Post-One Wisconsin Institute Lawsuit, Voters Continue to Shatter Early Vote Records
‘Record Numbers Show When You Let Voters Vote, They Vote’
MADISON, Wis. — A 2016 federal court ruling in the voting rights suit One Wisconsin Institute, et. al. v. Thomsen, et. al. paved the way for expanded days, hours and sites for early voting in Wisconsin. After setting early absentee voting records in 2016, Wisconsin voters are again setting records with early absentee voting in 2018.
According to a report in the Wisconsin State Journal, City of Madison voters quadrupled the number of in-person absentee votes compared to four years ago with a total of 37,314 voters voting in person at the clerk’s office and at local libraries over a seven week period.
“The record early vote number shows that when you let voters vote, they vote,” said One Wisconsin Institute Program Director Analiese Eicher. “We’re proud to see these record numbers and more proud our voting rights case lawyer Josh Kaul beat Brad Schimel in court to overturn Scott Walker’s unconstitutional attack on early voting.”
Previously, state law had limited municipalities to only having one early voting location and laws passed by the Republican controlled legislature and Gov. Scott Walker limited both the time period during which early voting could be offered to the ten business days before the election and limited the maximum hours for early voting.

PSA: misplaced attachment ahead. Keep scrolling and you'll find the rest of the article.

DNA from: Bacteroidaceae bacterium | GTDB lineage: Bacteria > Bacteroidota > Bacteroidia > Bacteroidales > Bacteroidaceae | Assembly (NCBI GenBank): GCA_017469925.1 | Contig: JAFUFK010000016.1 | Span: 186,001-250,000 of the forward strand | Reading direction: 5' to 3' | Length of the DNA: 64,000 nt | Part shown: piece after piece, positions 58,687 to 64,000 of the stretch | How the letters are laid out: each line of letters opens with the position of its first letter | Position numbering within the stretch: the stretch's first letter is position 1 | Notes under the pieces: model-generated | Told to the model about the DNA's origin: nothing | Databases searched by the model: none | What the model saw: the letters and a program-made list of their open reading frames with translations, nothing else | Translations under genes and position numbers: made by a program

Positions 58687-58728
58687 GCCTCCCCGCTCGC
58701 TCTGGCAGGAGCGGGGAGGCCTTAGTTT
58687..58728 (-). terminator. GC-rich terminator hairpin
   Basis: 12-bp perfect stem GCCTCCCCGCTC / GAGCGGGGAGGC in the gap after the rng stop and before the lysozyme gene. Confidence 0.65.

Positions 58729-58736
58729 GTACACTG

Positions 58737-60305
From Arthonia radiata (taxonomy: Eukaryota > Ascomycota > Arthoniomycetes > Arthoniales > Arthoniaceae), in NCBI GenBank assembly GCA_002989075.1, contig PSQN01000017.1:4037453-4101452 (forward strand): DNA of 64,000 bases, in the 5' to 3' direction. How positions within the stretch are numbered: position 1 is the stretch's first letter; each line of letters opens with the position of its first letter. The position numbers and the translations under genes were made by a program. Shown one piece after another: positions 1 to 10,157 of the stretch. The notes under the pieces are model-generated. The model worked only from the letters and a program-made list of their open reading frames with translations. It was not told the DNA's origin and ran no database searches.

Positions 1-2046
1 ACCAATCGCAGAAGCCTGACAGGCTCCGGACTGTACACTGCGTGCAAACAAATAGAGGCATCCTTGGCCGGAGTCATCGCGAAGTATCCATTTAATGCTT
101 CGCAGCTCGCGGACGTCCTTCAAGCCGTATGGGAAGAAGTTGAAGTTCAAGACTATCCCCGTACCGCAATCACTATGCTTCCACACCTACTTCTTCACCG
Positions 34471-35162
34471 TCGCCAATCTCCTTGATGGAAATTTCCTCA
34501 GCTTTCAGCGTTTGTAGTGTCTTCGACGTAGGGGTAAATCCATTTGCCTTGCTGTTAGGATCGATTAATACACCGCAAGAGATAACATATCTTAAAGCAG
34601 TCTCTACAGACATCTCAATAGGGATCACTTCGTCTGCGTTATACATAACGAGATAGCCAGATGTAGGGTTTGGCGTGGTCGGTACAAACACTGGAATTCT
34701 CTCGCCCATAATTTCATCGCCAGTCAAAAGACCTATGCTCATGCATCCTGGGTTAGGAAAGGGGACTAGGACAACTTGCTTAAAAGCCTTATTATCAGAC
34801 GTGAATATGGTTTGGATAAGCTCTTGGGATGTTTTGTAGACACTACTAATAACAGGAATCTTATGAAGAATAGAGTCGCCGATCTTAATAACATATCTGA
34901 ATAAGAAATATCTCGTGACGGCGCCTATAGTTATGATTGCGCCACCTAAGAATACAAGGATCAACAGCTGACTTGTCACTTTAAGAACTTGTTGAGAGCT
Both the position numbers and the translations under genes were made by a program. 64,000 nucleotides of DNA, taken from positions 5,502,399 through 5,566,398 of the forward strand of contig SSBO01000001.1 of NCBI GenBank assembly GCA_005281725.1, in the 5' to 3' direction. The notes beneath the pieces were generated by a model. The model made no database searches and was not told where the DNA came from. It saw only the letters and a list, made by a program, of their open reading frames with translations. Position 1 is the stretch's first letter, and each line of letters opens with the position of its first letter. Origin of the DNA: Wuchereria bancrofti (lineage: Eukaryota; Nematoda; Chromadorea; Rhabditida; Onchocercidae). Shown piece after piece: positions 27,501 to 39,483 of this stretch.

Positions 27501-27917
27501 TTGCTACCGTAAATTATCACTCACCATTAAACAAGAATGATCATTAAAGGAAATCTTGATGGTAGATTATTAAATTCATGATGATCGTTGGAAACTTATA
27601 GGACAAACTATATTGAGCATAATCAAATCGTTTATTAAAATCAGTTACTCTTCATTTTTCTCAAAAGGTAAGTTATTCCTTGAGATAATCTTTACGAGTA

When the federal court struck down the last round of anti-voter laws concocted by Gov. Scott Walker and the Republican legislature he found that they were rigging the rules on voting to give themselves an unfair advantage and disenfranchising legal voters because of where they lived and who they voted for. In his ruling, Judge James Peterson wrote that “The Legislature’s immediate goal was to achieve a partisan objective…” in passing early voting restrictions and that the measures were designed to suppress the votes of legal voters.
Reports from the Wisconsin Elections Commission show that statewide in 2018 Wisconsin voters cast 547,954 votes by either in person absentee or via mail with another 43,931 requested that will need to be returned to clerks’ offices across the state by Election Day.
Eicher concluded, “Our democracy needs us more than ever right now and expanded early voting makes it easier and more convenient than ever for legal voters to participate.”